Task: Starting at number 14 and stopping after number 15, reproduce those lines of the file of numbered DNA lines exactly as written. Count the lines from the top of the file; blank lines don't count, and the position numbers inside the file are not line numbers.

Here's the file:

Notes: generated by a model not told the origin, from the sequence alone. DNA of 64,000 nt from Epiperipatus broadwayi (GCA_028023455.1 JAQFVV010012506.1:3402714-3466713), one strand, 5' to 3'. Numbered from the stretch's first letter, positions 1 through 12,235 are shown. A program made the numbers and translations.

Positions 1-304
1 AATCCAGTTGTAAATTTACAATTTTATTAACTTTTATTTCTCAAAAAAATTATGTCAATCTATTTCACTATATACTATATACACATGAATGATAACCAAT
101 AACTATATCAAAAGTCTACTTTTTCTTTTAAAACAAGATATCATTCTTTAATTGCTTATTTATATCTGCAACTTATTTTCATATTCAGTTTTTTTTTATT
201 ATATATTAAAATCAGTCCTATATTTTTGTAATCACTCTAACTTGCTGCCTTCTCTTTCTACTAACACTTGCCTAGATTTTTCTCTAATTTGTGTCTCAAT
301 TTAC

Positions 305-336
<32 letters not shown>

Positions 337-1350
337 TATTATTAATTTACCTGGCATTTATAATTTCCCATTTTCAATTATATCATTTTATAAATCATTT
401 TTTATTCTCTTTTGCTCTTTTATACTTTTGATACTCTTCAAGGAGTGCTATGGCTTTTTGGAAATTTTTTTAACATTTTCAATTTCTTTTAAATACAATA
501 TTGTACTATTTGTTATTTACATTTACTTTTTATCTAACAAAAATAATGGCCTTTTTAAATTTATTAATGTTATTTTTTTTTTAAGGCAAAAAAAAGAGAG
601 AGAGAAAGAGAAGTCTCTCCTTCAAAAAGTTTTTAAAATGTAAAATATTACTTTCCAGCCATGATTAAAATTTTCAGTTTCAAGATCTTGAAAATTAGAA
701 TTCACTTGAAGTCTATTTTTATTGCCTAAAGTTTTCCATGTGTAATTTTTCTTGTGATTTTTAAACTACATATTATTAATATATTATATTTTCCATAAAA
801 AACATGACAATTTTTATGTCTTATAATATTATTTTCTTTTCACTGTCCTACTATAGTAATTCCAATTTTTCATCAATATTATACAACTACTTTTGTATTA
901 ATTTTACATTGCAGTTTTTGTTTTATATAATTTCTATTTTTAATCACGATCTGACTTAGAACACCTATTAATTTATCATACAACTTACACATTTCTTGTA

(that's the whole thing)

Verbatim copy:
701 TTCACTTGAAGTCTATTTTTATTGCCTAAAGTTTTCCATGTGTAATTTTTCTTGTGATTTTTAAACTACATATTATTAATATATTATATTTTCCATAAAA
801 AACATGACAATTTTTATGTCTTATAATATTATTTTCTTTTCACTGTCCTACTATAGTAATTCCAATTTTTCATCAATATTATACAACTACTTTTGTATTA